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The Market's Fine Print
Wednesday, July 1, 2015 8:46PM CDT

By John Harrington
DTN Livestock Analyst

Ever since the first narcissistic cave man lovingly gazed into his reflection by the water's edge, our kind has been crazy about mirrors. Nothing feeds the bottomless ego like a well-placed looking glass: My God, we're gorgeous.

If you're having serious doubts about what a gift you are to the world, just lay it on the line with that totally sincere piece of eye-candy who flirts each morning from across the bathroom sink. Believe me you'll be reassured in no time. You might even join the confidently humble crowd and file for the Iowa primary.

Yet we live in a strange culture that associates mirrors with more than practical functions of grooming and self-worship. Given countless examples from both literature and folklore, mirrors can symbolize predictive powers of magic or contrary systems of rule and order.

You know, like when the evil queen intones "mirror, mirror on the wall" or when Alice climbs through the looking glass over the mantel pierce into an alternative world of talking chess pieces.

For some reason, I've always thought of livestock futures as the market's mirror. Indeed, sometimes the board serves as a reasonable reflection of supply and demand realities. That's not to deny that bulls and bears often see what they want to see, primping at the image that best suits their marketing strategy. Yet given how markets correct to avoid long periods of volatility, extreme cracks in the mirror will eventually shatter.

On the other hand, deferred contracts can often embrace the more magical definition of a looking glass, shimmering with less certain assumptions and a wide array of interactive contingencies. When St. Paul told the Corinthians "for now we see through a glass, darkly," he could be honestly discussing how the board truly conjures 2016 feeder cattle prices.

In fact, it's the current state of the feeder cattle mirror that has prompted my comments today. There seems to be an unusual disconnect between the feeder board and the cash feeder index. Specifically, even though spot August surged 377 points higher on Thursday, it remains nearly $10 below the most recent calculation of the cash index. Assuming we're not trapped in the fun house hall of mirrors, how can the former possibly be a reflection of the latter?

Using both of the mirror definitions suggested above, I can think of three possible scenarios (separately or in combination) justifying CME clarity:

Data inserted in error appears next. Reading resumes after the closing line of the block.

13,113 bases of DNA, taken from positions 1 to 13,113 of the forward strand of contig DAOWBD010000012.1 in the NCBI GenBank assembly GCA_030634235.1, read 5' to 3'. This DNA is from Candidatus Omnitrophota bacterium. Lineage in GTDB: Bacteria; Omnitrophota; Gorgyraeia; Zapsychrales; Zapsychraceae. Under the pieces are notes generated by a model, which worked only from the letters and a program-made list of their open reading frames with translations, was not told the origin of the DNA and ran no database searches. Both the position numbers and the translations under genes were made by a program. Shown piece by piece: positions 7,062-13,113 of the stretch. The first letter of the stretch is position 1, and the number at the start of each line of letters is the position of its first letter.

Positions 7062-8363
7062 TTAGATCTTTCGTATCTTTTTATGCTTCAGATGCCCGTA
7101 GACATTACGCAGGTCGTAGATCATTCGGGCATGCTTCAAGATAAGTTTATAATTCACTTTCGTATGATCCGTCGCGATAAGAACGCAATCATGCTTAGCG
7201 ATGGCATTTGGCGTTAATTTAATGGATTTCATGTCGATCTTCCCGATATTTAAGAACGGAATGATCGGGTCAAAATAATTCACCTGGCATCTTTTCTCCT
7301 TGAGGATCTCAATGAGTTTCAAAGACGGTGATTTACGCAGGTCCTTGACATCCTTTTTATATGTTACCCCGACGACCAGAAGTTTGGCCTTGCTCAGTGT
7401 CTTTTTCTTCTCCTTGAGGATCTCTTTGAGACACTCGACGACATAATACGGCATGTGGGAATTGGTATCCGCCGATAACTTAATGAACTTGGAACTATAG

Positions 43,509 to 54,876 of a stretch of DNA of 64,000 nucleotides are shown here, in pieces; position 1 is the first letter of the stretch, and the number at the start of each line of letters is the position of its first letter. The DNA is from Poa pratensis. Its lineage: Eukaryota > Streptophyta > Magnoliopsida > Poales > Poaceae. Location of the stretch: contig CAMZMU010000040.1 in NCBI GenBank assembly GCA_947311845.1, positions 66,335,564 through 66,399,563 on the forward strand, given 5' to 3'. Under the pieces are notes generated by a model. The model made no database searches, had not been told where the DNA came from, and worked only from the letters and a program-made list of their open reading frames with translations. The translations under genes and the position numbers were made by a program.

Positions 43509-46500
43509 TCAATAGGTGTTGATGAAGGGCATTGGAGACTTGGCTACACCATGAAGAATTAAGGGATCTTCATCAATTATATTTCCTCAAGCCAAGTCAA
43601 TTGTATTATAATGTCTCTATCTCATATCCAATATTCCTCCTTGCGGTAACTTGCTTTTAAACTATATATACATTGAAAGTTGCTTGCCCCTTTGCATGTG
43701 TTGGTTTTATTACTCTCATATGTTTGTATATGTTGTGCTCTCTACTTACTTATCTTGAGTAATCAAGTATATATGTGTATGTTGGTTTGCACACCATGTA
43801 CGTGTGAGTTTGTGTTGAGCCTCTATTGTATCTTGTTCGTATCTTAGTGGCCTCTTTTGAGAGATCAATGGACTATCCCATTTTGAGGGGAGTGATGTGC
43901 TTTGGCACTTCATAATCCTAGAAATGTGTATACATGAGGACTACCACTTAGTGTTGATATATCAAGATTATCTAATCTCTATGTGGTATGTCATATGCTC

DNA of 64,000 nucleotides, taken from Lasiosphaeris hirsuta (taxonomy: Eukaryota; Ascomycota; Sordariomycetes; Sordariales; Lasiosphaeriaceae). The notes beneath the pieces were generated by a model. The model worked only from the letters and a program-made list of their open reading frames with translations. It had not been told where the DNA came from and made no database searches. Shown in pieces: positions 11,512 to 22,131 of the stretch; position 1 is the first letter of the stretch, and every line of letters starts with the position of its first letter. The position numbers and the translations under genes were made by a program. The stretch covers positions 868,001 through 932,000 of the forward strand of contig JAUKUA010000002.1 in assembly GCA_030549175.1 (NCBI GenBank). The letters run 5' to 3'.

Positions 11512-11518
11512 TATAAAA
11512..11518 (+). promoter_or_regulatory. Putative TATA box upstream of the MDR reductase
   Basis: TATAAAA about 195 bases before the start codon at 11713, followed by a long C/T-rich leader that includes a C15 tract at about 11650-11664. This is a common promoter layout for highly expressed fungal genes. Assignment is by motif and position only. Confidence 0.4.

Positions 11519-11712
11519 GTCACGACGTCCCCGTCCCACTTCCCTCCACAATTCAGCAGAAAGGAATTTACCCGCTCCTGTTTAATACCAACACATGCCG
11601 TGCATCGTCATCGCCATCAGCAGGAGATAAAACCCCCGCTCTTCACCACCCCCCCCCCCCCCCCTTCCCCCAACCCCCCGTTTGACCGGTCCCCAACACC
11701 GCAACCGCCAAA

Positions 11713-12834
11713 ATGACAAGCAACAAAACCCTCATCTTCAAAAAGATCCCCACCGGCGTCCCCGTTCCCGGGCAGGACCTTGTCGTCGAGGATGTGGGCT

1) Feeder futures assume that the combination of light second-quarter placement activity and excellent holding capacity of summer grass will result in the largest calf and yearling run this fall seen in years, large enough for feedlot managers and backgrounders to command significant, cost-controlling leverage.

2) The threat of higher feeder costs this fall seems to have recently increased thanks to reduced planted acres, expanding livestock herds, and technically strengthening grain charts. If the cost of gain is seriously ready to jump higher, the prices of feeder cattle must be adjusted proportionally lower.

3) The massive equity drain suffered by cattle feeders through the first half of 2015 is simply unsustainable. Feedlot managers will simply be required (i.e., either by bankers or their own sense of self-preservation) to buy replacement cattle sharply lower this fall or not buy them at all.

The first and third of these possibilities are probably the strongest. Frankly, the second scenario strikes me as very much in the bubble. I'm not much of an agronomist, but I vaguely remember something about "rain making grain." We could still easily have a bumper crop, one that would again drive corn prices sharply lower and actually increase the demand for calves and yearling.

While the size of the fall run should be larger, the potential advantage to feedlot buyers will depend somewhat upon the actual size of the new bred heifer class and the demand for calves vis-a-vis winter wheat pasture.

Theoretically, the bleeding balance sheets of feedlots alone should be enough to lend credence to the board's predictive mirror. But will cattle feeders find enough discipline (possibly in the face of cheaper feeder and still-tight ranch offerings) to spend less, letting even more pens go empty if necessary?

At the debut of the third quarter, the board's magic mirror seems to be reflecting a big "YES."

John Harrington can be reached at feelofthemarket@yahoo.com

Follow John Harrington on Twitter @feelofthemarket


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